“The main idea behind the [Tidö] agreement is that we should convert permanent residency to citizenship,” Maria Malmer Stenergard, from the right-wing Moderate Party, told the Svenska Dagbladet newspaper.”You should not be here forever on a permanent residence permit. A clear path to citizenship is needed.”

I envision that you will receive individual plans for how to achieve this,” she continued. “Learn the language, earn a living, and have knowledge of Swedish society, so that you can fully become a Swedish citizen.” 

Malmer Stenergard said it was still unclear whether a planned government inquiry into the possibility of “converting…existing permanent residence permits” would also open the way for those who have been given a permanent right to live in the country to be downgraded to a temporary residency permit.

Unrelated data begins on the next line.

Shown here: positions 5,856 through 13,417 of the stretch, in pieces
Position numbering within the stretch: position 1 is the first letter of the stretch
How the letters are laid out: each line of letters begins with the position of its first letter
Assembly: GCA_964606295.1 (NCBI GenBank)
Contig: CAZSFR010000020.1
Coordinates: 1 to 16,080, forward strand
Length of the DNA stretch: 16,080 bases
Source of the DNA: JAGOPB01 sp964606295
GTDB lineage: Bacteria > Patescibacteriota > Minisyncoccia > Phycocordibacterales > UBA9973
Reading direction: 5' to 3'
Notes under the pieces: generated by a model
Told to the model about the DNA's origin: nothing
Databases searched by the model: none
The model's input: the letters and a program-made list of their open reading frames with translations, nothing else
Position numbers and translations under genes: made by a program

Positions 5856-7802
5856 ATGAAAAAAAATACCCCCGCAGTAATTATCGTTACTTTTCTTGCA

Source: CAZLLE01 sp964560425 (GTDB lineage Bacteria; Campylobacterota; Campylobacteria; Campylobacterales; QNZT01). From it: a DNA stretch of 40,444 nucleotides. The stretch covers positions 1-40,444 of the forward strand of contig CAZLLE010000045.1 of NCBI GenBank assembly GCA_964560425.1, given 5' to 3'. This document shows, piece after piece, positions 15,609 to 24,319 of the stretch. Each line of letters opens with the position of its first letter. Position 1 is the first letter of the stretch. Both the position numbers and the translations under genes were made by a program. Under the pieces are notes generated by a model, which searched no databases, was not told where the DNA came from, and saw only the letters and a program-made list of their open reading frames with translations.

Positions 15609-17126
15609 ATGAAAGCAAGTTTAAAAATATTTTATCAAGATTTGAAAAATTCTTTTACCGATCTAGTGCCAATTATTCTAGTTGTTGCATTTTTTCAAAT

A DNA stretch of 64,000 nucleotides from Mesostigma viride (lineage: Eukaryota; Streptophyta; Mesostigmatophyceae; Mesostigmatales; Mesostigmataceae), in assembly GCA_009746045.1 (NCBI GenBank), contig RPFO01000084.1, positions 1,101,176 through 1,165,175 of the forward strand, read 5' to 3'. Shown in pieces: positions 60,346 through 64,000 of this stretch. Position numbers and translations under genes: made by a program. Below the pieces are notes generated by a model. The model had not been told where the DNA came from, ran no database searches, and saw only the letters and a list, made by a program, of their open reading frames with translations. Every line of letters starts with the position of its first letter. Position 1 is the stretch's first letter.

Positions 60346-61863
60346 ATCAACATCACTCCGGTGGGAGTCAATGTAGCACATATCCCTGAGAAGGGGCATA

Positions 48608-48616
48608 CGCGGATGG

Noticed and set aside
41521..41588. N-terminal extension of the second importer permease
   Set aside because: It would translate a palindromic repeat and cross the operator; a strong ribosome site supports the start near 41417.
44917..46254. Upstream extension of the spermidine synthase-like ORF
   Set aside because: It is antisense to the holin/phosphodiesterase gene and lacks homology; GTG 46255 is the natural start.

“We’ll have to look at that,” she said. “There is a problem with positive administrative decisions and changing them, which the Migration Agency’s director general Mikael Ribbenvik has been aware of. We also state in the Tidö Agreement that basic principles of administrative law shall continue to apply.” 

READ ALSO: What do we know about Sweden’s plans to withdraw permanent residency?

In the Tidö Agreement, the deal between the far-right Sweden Democrats and the three government parties, it says that “asylum-related residence permits should be temporary and the institution of permanent residence permits should be phased out to be replaced by a new system based on the immigrant’s protection status”.

It further states that “an inquiry will look into the circumstances under which existing permanent residence permits can be converted, for example through giving affected permit holders realistic possibilities to gain citizenship before a specified deadline. These changes should occur within the framework of basic legal principles.”